“To understand, appreciate, and face the challenges of the contemporary world requires us to focus on life’s big picture. Whether it is war and peace, economics and the environment, justice and injustice, love and hatred, cooperation and competition, common good and selfishness, science and technology, progress and poverty, profit and loss, food and population, energy and water, disease and health, education and family, we need the big picture in order to understand and solve the many pressing problems, large and small, regional or global.
The “Big Picture” is also the context in which we can most productively explore the big perennial questions of life - purpose and meaning, virtues and values.
In order to focus on life’s bigger picture and guided by the principles of hard work, commitment, volunteerism and service; with a great passion for dialogue of cultures, civilisations, religions, ideas and visions, at an international conference in Oxford in 2002 the Globalisation for the Common Good Initiative (GCGI) and the GCGI Annual International Conference Series were founded.
We recognise that our socio-economic problems are closely linked to our spiritual problems and vice versa. Moreover, socio-economic justice, peace and harmony will come about only when the essential connection between the spiritual and practical aspects of life is valued. Necessary for this journey is to discover, promote and live for the common good. The principle of the common good reminds us that we are all really responsible for each other – we are our brothers' and sisters' keepers – and must work for social conditions which ensure that every person and every group in society is able to meet their needs and realize their potential. It follows that every group in society must take into account the rights and aspirations of other groups, and the well-being of the whole human family.
One of the greatest challenges of our time is to apply the ideas of the global common good to practical problems and forge common solutions. Translating the contentions of philosophers, spiritual and religious scholars and leaders into agreement between policymakers and nations is the task of statesmen and citizens, a challenge to which Globalisation for the Common Good Initiative (GCGI) adheres. The purpose is not simply talking about the common good, or simply to have a dialogue, but the purpose is to take action, to make the common good and dialogue work for all of us, benefiting us all.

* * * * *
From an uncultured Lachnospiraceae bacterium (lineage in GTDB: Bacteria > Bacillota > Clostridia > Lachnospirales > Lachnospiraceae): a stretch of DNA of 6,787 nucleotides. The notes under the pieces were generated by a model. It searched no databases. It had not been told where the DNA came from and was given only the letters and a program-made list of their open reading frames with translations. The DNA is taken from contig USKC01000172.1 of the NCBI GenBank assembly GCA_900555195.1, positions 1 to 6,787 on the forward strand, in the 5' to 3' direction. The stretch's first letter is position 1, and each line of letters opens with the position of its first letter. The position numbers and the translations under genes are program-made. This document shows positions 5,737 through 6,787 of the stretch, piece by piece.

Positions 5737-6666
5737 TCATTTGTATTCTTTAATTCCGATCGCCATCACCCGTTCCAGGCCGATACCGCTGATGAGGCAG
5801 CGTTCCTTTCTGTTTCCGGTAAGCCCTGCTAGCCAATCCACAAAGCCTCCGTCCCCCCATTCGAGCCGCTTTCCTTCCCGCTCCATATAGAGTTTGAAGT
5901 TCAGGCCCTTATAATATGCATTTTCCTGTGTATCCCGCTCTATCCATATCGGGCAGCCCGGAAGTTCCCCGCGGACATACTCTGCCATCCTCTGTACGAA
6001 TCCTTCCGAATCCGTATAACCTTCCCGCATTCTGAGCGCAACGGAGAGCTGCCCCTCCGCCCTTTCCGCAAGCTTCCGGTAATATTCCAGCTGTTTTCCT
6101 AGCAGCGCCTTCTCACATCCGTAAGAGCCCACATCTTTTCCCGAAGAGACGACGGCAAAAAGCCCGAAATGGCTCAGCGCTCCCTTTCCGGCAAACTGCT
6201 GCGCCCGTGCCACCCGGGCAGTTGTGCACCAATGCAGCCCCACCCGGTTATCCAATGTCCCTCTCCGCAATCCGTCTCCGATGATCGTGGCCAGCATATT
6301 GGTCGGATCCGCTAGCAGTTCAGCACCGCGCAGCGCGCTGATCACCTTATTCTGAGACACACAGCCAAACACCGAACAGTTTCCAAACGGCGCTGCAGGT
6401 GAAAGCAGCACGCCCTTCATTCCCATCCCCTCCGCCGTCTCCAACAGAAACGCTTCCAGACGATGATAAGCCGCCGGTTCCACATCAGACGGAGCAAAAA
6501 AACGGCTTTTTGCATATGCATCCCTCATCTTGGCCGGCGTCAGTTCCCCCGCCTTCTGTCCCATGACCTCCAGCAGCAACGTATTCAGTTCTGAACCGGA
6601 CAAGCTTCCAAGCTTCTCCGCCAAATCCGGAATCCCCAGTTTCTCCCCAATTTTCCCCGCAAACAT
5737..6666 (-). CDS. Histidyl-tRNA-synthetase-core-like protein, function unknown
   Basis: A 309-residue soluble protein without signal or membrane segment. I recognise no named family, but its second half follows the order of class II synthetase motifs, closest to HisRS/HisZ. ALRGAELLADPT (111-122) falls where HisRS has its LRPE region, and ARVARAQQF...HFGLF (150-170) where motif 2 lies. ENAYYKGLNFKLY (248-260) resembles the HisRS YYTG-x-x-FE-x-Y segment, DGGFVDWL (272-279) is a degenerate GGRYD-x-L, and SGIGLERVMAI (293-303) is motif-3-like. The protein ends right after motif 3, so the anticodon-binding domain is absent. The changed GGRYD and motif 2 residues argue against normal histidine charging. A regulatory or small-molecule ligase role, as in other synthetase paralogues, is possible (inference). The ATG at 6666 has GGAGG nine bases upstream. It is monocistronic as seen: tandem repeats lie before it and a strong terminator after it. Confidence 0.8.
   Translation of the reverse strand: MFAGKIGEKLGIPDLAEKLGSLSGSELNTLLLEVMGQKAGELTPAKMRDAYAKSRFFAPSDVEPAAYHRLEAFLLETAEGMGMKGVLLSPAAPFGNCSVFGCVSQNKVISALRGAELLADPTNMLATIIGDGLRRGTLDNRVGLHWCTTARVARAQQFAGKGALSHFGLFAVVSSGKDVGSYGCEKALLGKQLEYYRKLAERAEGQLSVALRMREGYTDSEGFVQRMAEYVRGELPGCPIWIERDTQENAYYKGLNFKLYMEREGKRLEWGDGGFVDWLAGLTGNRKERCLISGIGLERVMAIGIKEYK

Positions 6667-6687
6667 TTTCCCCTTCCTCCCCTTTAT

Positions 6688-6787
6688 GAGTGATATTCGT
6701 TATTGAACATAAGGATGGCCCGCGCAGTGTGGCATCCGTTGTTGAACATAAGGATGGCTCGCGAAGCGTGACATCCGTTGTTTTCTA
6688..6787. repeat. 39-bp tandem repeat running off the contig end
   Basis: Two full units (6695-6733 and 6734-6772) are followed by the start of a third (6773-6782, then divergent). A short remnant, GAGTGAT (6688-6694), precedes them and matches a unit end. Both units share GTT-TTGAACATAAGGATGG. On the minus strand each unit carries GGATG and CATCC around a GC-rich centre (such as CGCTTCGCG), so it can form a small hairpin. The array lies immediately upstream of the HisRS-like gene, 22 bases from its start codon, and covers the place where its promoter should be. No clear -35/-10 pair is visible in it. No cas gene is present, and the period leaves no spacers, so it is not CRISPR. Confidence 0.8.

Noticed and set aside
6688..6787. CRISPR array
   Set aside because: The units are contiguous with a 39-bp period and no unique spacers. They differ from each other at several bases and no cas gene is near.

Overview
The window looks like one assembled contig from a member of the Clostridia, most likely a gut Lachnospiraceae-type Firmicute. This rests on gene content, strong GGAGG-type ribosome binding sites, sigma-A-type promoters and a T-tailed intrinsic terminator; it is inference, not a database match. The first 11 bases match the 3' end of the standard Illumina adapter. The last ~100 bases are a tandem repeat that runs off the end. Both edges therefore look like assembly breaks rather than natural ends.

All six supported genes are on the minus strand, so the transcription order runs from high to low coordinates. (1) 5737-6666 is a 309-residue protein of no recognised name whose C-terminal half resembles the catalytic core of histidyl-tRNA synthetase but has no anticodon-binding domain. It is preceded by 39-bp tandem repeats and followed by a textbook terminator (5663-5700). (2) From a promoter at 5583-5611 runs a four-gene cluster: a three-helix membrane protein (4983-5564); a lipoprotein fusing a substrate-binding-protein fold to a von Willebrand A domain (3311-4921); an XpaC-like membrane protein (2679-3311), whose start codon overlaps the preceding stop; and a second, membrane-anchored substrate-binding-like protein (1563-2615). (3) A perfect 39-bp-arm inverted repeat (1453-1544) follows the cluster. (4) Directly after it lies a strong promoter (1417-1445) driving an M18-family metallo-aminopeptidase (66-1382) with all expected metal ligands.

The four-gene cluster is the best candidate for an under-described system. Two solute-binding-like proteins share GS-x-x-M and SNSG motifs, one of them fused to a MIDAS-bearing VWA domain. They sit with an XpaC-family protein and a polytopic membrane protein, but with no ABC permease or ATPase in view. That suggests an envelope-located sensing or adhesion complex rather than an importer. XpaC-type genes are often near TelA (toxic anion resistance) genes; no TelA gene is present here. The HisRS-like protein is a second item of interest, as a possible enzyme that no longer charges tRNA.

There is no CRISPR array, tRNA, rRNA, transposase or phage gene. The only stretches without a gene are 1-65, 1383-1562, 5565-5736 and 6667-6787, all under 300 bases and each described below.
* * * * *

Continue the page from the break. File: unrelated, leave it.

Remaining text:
What the GCGI seeks to offer - through its scholarly and research programme, as well as its outreach and dialogue projects - is a vision that positions the quest for economic and social justice, peace and ecological sustainability within the framework of a spiritual consciousness and a practice of open-heartedness, generosity and caring for others. All are thus encouraged by this vision and consciousness to serve the common good.
The GCGI has from the very beginning invited us to move beyond the struggle and confusion of a preoccupied economic and materialistic life to a meaningful and purposeful life of hope and joy, gratitude, compassion, and service for the good of all.
Perhaps our greatest accomplishment has been our ability to bring Globalisation for the Common Good into the common vocabulary and awareness of a greater population along with initiating the necessary discussion as to its meaning and potential in our personal and collective lives.
In short, at Globalisation for the Common Good Initiative we are grateful to be contributing to that vision of a better world, given the goals and objectives that we have been championing since 2002. For that we are most grateful to all our friends and supporters that have made this possible.”
Happy Days to you all